Anterior cervical discectomy with fusion in patients with cervical disc degeneration: a prospective outcome study of 258 patients (181 fused with autologous bone graft and 77 fused with a PEEK cage)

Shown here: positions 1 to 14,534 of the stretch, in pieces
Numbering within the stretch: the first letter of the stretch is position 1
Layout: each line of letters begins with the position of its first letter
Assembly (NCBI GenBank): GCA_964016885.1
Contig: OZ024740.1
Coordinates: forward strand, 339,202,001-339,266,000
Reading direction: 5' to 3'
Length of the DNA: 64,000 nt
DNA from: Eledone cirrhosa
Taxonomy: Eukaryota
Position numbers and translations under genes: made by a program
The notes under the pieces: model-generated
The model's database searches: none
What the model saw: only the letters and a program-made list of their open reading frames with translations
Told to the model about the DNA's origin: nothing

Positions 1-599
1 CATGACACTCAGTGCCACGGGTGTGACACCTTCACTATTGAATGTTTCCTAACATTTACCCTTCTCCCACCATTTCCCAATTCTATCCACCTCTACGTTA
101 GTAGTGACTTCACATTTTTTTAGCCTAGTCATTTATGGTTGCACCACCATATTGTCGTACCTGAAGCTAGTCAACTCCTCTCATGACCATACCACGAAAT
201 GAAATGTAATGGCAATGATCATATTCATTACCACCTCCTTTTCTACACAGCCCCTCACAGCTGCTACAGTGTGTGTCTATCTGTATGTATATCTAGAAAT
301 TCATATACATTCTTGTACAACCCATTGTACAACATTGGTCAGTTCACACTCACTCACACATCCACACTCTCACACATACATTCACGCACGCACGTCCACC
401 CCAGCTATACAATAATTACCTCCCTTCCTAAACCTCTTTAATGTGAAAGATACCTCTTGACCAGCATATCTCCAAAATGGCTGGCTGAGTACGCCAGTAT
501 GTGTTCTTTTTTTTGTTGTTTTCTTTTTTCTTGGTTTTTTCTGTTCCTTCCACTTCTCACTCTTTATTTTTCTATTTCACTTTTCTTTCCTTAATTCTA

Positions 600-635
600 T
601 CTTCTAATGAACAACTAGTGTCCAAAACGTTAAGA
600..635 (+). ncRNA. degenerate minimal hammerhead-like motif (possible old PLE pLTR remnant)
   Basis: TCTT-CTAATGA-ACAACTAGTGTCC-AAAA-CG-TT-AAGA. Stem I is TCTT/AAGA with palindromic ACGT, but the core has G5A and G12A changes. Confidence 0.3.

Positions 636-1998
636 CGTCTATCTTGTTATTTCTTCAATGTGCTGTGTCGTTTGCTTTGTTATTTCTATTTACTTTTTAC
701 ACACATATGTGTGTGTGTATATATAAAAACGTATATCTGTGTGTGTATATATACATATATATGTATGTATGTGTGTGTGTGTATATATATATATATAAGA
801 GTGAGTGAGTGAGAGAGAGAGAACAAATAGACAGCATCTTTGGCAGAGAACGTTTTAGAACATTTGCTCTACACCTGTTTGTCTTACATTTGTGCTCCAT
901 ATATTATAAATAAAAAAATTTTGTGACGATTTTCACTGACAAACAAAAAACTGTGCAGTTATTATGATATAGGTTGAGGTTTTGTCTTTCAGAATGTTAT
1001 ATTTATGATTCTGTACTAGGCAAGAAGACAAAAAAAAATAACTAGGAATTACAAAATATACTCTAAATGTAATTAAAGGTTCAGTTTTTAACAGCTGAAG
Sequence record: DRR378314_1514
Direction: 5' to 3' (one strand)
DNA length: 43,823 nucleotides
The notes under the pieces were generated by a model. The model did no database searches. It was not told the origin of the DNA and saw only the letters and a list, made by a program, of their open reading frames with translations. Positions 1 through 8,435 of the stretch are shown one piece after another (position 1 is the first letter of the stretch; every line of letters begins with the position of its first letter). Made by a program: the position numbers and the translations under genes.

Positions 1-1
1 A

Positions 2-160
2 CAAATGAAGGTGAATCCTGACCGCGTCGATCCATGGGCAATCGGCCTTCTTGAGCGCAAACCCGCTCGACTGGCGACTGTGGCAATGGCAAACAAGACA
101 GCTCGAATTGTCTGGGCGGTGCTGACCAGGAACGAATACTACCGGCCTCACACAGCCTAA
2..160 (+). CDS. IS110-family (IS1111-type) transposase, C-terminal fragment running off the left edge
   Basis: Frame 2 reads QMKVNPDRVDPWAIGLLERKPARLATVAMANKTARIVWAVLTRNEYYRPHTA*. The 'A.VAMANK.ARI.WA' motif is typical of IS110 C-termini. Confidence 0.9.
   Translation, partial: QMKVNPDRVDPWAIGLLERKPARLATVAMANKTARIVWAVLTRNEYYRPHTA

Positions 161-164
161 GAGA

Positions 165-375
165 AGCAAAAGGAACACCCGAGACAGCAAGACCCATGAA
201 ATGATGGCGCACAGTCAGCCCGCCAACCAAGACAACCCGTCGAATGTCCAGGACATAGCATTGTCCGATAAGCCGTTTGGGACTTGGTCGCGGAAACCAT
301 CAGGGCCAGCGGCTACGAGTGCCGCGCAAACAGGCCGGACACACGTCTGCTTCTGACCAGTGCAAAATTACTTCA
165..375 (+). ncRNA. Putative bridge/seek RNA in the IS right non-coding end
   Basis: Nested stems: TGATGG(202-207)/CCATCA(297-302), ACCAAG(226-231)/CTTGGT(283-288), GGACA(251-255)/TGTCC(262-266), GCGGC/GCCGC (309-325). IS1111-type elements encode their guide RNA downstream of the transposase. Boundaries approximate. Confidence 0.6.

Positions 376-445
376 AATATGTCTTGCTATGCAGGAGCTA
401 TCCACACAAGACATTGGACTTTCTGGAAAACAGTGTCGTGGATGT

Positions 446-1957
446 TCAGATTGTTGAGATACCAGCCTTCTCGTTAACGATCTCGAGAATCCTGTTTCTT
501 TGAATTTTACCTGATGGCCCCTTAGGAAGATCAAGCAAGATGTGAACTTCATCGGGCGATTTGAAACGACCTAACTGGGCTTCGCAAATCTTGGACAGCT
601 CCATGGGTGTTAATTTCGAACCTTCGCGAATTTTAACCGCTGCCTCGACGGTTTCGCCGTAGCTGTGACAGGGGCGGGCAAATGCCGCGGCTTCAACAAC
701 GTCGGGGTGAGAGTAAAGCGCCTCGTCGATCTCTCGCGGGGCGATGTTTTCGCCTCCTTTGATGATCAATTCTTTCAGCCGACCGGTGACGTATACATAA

Objectives. The introduction of minimally invasive techniques and total intravenous anaesthesia has led to reports of the performance of anterior cervical discectomy and fusion as an outpatient. The safety of this approach, requires information about the complications presenting within this period. The aim of this study was to assess the rates and types of immediate (0–6 h), early (6–72 h) and late (>72 h) complications after anterior cervical discectomy with fusion. Methods. We prospectively studied complications after anterior cervical discectomy with fusion in patients with degenerative cervical disc disease. There were 390 consecutive operations: 278 fused with autologous iliac crest bone graft and 112 with a PEEK (Polyetheretherketone) graft. Results. No patient died. Thirty seven patients (9%) experienced one or more complications that could be related to the operation. These presented in the immediate, early and late periods in 17, 1 and 19 patients, respectively. Thus, 18/37 complications were detected before discharge from the neurosurgical department 48–72 h after operation and of these 17 (4.2%) were detected within the first 6 h after surgery. Each of the five potentially life-threatening neck hematomas was detected within 6 h (immediate). Conclusions. After anterior cervical discectomy and fusion, a 6 h postoperative observation period followed by discharge from the neurosurgical unit is likely to be as safe as observation as an inpatient for a longer period.